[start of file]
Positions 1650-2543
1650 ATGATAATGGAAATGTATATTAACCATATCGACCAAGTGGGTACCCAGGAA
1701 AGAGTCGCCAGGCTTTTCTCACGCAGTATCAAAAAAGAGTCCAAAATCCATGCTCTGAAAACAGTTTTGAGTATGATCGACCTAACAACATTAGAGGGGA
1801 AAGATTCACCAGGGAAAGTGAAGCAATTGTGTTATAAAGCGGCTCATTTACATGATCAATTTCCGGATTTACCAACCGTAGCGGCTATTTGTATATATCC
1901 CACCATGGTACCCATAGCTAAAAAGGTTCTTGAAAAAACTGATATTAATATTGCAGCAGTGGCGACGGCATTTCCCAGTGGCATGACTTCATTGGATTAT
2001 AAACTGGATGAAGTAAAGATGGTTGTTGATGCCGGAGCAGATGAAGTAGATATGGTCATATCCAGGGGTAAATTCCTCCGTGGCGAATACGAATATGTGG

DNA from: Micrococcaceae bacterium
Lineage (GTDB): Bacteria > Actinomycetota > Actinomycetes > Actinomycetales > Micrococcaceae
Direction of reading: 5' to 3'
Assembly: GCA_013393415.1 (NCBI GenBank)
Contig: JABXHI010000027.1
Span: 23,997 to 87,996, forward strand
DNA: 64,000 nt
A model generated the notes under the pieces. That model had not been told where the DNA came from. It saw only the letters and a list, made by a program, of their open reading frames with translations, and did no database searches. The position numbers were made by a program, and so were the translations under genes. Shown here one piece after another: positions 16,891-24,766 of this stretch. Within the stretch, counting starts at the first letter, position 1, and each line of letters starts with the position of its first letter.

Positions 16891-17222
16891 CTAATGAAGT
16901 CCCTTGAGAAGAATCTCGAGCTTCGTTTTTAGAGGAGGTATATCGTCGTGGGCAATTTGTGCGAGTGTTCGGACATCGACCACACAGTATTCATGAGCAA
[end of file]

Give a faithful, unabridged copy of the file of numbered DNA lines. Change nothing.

Positions 1650-2543
1650 ATGATAATGGAAATGTATATTAACCATATCGACCAAGTGGGTACCCAGGAA
1701 AGAGTCGCCAGGCTTTTCTCACGCAGTATCAAAAAAGAGTCCAAAATCCATGCTCTGAAAACAGTTTTGAGTATGATCGACCTAACAACATTAGAGGGGA
1801 AAGATTCACCAGGGAAAGTGAAGCAATTGTGTTATAAAGCGGCTCATTTACATGATCAATTTCCGGATTTACCAACCGTAGCGGCTATTTGTATATATCC
1901 CACCATGGTACCCATAGCTAAAAAGGTTCTTGAAAAAACTGATATTAATATTGCAGCAGTGGCGACGGCATTTCCCAGTGGCATGACTTCATTGGATTAT
2001 AAACTGGATGAAGTAAAGATGGTTGTTGATGCCGGAGCAGATGAAGTAGATATGGTCATATCCAGGGGTAAATTCCTCCGTGGCGAATACGAATATGTGG

DNA from: Micrococcaceae bacterium
Lineage (GTDB): Bacteria > Actinomycetota > Actinomycetes > Actinomycetales > Micrococcaceae
Direction of reading: 5' to 3'
Assembly: GCA_013393415.1 (NCBI GenBank)
Contig: JABXHI010000027.1
Span: 23,997 to 87,996, forward strand
DNA: 64,000 nt
A model generated the notes under the pieces. That model had not been told where the DNA came from. It saw only the letters and a list, made by a program, of their open reading frames with translations, and did no database searches. The position numbers were made by a program, and so were the translations under genes. Shown here one piece after another: positions 16,891-24,766 of this stretch. Within the stretch, counting starts at the first letter, position 1, and each line of letters starts with the position of its first letter.

Positions 16891-17222
16891 CTAATGAAGT
16901 CCCTTGAGAAGAATCTCGAGCTTCGTTTTTAGAGGAGGTATATCGTCGTGGGCAATTTGTGCGAGTGTTCGGACATCGACCACACAGTATTCATGAGCAA